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City Unveils “One Seattle Plan” the first draft of major update to Comp Plan

seattle plan cover

March 12, 2024

At least 100,000 new units of housing will be created over the next 20 years as part of the draft One Seattle Plan. The 198-page document, released March 5 following two years of meetings that generated input from thousands of people, is a major update to Seattle’s Comprehensive Plan.

In a news release coinciding with the unveiling of the plan – described as part of Mayor Bruce Harrell’s bold One Seattle Housing Agenda – the mayor stated: “Having grown up in the historically redlined Central District, I’ve seen firsthand how our city and the neighborhoods that make it special have changed as we’ve experienced rapid growth and increased housing costs, with longstanding neighbors, families, and small businesses too often finding affordability out of reach,” said Mayor Bruce Harrell. “This experience has informed my belief that we need more housing, and we need to be intentional about how and where we grow, addressing the historic harms of exclusionary zoning and embedding concrete anti-displacement strategies every step of the way.”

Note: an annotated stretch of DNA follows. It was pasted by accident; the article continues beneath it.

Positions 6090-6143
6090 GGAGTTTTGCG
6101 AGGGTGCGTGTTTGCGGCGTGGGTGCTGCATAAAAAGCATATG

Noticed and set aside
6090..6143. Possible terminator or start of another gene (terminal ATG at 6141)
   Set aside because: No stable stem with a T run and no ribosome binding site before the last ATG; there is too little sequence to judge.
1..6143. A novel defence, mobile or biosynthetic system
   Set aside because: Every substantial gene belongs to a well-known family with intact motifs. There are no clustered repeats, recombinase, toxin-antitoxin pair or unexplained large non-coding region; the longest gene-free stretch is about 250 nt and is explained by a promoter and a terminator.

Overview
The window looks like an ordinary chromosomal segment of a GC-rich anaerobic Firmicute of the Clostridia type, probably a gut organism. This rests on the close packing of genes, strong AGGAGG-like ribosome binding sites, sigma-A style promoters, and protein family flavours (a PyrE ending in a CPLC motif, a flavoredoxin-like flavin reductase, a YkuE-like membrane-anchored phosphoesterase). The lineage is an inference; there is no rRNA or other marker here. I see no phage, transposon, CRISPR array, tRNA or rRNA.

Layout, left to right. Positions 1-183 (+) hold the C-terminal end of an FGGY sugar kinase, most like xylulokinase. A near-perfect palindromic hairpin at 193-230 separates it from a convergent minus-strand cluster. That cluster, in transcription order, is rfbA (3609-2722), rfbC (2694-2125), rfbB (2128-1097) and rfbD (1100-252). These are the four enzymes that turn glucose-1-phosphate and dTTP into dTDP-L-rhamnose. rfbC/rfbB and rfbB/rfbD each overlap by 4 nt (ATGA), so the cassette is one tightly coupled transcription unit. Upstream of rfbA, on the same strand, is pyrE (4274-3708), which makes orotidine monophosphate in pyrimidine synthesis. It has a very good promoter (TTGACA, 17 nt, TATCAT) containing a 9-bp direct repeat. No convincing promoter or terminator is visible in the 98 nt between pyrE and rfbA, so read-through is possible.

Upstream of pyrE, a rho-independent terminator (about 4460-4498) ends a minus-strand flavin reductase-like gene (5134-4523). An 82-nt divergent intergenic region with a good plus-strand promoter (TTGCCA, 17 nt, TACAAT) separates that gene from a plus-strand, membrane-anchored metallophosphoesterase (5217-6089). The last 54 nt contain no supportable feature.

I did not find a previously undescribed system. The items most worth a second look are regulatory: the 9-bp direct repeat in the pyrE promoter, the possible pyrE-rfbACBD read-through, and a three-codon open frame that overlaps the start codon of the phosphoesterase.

Gina Madeya, vice president of governmental and public affairs for Seattle King County REALTORS®, commended the mayor on the draft that proposes allowing more diversity of housing types across the city. “Bringing a new emphasis on housing supply is well timed. The need for housing at all price points has never been greater,” she remarked.

Continuing, Madeya added, “Increased housing supply through tools like middle housing and new urban and neighborhood centers is the first and best strategy to make housing affordable. Until we better balance supply and demand, affordability will remain unachievable.”

“We look forward to working with the Mayor and Council to refine the plan and secure adoption later this year,” noted Madeya, a broker at Windermere Real Estate Inc. Yarrow Bay in Kirkland.